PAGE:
When it comes to implementing the designed investment portfolio, we encounter circumstances beyond our control. Investment tools, like construction materials, can be selected based on how they serve the plan. But in a world where the properties of our tools change frequently, we cannot be assured of the result. In a world of changing taxes and changing inflation, we cannot be assured of the result. In a world where emotion, not logic, rules investors’ minds, we cannot be assured of the result. In a world where policy makers control interest rates, foreign aid, and the money supply, we cannot be assured of the result.

What is the implication? Even in a strange world where construction materials have uncertain physical characteristics, is it not advisable to start with blueprints? Although a particular board might not behave predictably every time, would the buyer not stand a better chance of getting his dream house if the builder at least knew where the board is supposed to be placed? Most would agree, yes. With investments, we don’t know how technology stocks will perform in any given period, but knowing if they fit into our investment strategy, in theory, serves us well. Also, having a design illustrates for us what we want the portfolio to look like, ideally. Even if we cannot get it exactly right, at least the plan shows us what we are aiming for, and thus, having a plan is beneficial.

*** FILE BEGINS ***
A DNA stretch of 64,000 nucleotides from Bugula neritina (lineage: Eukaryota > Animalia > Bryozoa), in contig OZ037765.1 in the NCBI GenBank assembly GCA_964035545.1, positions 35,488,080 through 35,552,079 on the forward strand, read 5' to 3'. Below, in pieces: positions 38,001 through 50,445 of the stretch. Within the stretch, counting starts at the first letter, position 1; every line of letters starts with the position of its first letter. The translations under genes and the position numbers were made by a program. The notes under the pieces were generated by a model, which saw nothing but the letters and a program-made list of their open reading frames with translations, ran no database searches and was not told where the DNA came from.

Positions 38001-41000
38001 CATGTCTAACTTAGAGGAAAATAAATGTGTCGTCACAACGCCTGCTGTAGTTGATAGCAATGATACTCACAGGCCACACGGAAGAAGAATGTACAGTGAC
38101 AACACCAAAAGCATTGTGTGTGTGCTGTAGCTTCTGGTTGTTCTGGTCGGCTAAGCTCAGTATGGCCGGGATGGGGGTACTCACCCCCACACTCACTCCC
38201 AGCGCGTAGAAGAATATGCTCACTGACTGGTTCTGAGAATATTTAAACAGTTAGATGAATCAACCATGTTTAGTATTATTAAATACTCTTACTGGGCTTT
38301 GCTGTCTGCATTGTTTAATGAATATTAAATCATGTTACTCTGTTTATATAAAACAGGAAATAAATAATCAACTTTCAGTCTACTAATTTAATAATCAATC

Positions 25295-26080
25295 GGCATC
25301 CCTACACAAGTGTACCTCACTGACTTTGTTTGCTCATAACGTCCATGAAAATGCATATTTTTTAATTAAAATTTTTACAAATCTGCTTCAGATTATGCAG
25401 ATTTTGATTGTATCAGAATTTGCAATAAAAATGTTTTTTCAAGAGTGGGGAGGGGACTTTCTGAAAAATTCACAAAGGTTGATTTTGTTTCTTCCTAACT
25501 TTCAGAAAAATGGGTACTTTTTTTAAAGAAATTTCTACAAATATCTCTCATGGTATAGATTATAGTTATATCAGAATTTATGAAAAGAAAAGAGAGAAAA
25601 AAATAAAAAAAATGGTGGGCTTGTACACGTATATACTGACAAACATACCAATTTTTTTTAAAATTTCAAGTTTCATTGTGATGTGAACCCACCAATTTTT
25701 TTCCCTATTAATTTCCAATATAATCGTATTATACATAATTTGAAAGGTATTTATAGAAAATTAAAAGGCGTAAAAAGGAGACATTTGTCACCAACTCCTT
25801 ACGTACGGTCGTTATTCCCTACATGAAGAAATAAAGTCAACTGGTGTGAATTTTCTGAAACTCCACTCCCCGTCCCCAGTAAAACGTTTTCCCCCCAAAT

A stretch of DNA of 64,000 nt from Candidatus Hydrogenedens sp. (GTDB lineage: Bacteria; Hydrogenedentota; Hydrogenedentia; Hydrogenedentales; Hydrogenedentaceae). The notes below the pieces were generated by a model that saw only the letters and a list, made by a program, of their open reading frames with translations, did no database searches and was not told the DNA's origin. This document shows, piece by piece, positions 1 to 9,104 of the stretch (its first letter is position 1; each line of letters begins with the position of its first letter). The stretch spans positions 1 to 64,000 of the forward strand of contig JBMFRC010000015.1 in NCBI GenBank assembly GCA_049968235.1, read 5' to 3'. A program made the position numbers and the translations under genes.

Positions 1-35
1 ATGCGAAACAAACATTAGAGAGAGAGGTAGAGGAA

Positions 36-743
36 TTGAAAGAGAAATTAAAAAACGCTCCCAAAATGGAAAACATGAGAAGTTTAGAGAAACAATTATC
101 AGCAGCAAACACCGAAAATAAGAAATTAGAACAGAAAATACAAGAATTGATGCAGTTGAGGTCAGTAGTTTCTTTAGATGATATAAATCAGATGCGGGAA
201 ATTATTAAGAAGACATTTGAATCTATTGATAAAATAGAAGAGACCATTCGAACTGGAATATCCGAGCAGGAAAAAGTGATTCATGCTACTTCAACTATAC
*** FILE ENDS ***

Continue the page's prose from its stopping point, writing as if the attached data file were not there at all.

Even in a world where we cannot control the construction materials, would most folks still prefer a house to no house? Would a leaky roof not be better than no roof? The implication for investing is similar. Yes, investing is unpredictable in the short run, even downright scary as it is in the current environment. But, all the imperfection considered, we must invest! The rewards of investing outweigh the downside.